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Pan African

Over the past few years, I have read about the many travails and few triumphs of the leaders of the African Liberation struggles: Nelson Mandela and the South African team, Ahmed Sekou Toure of Guinea, Kwame Nkrumah, Patrice Lumumba, Felix Moumie, Martin Luther King, Malcolm X, Ahmadu Bello, Nnamdi Azikwe, Obafemi Awolowo, etc.
I’ve got many more to read about. However, they all have something in common other than being of African descent: they moved for liberation in the 1950s/60s. Most killed were killed in the 1960s. Mandela and co were jailed for life in the 1960s. It gave me a different perspective: our fathers, who we claim did not try, were cowered in the 1960s.
Janvier Chando has written a few books about assassinations of African pro-independence activists. He writes about how Cameroon has had only 2 leaders since independence, and neither was the will of the people. Furthermore, Ahmed Sekou Toure was the only lone to successfully defy France. We see the proof in the currency of the country, the Guinean Franc, as against the uniform CFAs which the other Francophone countries spend.
The assassination of Patrice Lumumba of Belgian Congo (now DRC) was so ringing that a Russian University was named after him. He was killed in 1971, 7 months after independence. Other reports say that General Olusegun Obasanjo of Nigeria took part in the UN’s peacekeeping efforts in DRC in the 1960s. Yet the UN is still trying to keep peace in the same country 60 years after.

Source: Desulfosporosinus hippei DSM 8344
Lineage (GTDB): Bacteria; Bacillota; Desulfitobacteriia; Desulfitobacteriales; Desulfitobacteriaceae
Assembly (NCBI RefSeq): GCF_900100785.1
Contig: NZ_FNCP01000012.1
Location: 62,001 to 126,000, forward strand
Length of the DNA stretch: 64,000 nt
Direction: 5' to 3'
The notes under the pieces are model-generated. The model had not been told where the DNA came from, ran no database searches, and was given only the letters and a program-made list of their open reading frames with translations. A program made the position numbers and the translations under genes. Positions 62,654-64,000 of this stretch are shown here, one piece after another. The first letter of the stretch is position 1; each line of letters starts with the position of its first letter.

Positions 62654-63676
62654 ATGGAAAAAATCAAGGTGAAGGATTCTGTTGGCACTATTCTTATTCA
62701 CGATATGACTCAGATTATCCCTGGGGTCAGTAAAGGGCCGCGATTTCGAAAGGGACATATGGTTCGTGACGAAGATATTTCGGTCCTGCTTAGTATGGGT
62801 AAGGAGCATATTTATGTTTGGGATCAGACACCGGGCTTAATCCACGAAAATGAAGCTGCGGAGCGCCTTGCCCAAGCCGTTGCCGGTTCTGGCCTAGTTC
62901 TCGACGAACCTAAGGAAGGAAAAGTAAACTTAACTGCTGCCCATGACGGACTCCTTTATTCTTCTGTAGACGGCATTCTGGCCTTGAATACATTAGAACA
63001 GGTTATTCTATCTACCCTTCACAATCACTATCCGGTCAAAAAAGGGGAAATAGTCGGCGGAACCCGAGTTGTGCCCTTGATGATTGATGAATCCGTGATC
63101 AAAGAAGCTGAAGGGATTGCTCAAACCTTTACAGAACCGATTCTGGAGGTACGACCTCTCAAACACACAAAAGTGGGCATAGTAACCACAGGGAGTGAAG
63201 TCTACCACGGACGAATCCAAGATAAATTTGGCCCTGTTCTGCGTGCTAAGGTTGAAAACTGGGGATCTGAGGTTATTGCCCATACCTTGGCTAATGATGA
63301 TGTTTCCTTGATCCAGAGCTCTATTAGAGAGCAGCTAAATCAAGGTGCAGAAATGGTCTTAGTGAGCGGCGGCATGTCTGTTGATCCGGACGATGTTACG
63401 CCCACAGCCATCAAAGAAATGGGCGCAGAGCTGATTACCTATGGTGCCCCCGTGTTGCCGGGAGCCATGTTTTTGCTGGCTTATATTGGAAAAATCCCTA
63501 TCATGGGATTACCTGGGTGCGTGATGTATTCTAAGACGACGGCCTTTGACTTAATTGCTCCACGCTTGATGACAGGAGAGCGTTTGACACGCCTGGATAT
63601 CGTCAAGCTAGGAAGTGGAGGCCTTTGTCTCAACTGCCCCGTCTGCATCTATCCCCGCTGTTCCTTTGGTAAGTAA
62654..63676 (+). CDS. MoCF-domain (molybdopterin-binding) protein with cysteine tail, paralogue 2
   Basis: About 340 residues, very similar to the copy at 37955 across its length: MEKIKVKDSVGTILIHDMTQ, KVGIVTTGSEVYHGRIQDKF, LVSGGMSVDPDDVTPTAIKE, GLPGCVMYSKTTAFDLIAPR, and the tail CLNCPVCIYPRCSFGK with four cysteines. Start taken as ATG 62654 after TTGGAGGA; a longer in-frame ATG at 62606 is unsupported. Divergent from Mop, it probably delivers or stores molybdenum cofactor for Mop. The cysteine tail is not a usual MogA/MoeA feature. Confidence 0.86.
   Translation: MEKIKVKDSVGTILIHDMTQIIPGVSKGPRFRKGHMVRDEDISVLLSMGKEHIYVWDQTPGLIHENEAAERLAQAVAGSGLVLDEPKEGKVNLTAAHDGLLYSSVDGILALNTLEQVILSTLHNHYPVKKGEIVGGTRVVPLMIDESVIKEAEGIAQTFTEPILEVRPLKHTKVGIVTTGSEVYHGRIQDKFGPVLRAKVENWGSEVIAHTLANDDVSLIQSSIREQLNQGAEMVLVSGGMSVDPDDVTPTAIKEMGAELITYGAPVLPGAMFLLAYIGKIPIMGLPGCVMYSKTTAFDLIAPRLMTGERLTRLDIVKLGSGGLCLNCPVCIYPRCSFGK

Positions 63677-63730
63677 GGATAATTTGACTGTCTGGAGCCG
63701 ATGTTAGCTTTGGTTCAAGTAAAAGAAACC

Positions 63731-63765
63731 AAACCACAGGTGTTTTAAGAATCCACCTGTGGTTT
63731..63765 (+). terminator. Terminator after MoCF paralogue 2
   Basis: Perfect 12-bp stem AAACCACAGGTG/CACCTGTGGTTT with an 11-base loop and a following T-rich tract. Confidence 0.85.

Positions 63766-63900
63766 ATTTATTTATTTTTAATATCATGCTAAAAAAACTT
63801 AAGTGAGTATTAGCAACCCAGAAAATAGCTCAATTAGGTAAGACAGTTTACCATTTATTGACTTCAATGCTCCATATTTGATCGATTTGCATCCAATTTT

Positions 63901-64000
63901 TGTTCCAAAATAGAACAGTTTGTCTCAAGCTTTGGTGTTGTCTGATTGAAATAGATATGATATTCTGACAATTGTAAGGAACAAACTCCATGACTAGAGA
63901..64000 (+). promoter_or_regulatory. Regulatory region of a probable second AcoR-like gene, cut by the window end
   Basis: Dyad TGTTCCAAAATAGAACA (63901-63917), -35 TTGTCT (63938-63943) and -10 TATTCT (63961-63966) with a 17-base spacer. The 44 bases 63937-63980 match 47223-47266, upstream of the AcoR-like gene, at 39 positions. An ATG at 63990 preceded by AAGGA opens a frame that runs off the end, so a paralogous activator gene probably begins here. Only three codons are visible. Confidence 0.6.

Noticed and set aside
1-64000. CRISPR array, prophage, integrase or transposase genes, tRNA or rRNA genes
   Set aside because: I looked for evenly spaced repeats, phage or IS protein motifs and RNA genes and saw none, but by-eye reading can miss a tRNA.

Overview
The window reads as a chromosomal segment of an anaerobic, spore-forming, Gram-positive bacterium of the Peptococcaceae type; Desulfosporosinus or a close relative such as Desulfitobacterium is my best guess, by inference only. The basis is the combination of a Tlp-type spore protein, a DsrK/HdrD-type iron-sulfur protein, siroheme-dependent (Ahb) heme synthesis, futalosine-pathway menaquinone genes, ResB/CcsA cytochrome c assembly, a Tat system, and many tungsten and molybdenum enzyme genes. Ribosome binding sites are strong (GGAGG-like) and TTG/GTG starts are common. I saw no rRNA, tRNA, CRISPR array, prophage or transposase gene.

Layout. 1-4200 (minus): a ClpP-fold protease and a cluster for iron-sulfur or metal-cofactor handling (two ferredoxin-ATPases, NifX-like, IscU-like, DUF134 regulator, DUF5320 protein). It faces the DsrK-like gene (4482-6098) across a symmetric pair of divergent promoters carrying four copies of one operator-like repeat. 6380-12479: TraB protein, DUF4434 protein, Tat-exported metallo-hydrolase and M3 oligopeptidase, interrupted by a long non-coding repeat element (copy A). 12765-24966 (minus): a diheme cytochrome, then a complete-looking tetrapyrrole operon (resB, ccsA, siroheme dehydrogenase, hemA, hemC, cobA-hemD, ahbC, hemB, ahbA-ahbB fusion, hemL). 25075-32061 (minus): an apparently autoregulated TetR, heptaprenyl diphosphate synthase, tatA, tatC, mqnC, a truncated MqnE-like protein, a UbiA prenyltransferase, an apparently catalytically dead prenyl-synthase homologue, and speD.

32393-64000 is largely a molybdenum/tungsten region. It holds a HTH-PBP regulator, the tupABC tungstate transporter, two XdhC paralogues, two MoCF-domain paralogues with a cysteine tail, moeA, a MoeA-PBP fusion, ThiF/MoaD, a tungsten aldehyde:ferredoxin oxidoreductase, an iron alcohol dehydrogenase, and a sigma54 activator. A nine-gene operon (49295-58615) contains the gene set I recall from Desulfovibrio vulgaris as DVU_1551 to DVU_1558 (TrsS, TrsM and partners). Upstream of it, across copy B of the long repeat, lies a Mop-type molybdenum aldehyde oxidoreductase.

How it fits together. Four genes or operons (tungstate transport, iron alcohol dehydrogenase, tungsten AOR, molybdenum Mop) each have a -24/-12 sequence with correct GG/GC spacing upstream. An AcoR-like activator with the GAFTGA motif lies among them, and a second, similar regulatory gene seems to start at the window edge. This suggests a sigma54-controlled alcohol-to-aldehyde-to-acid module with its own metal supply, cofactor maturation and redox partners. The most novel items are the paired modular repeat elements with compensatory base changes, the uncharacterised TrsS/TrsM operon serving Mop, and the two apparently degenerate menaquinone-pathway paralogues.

Where is exactly is the problem?
The youths of several African nations are angry and likely confused. Could it be a coincidence that notable historical events of our nations are not taught in school? Could it be a purposive effort to keep the future oblivious of the past?
My study continues.
Nelson Mandela wrote that he never despised the black Policemen who were used against the African National Congress because they simply did not understand the visions of the agitators, nor could they see the brightness of the future the agitators desired.

“There is that great proverb that until the lions have their own historians, the history of the hunt will always glorify the hunter” — Chinua Achebe.

Would you suggest a book?

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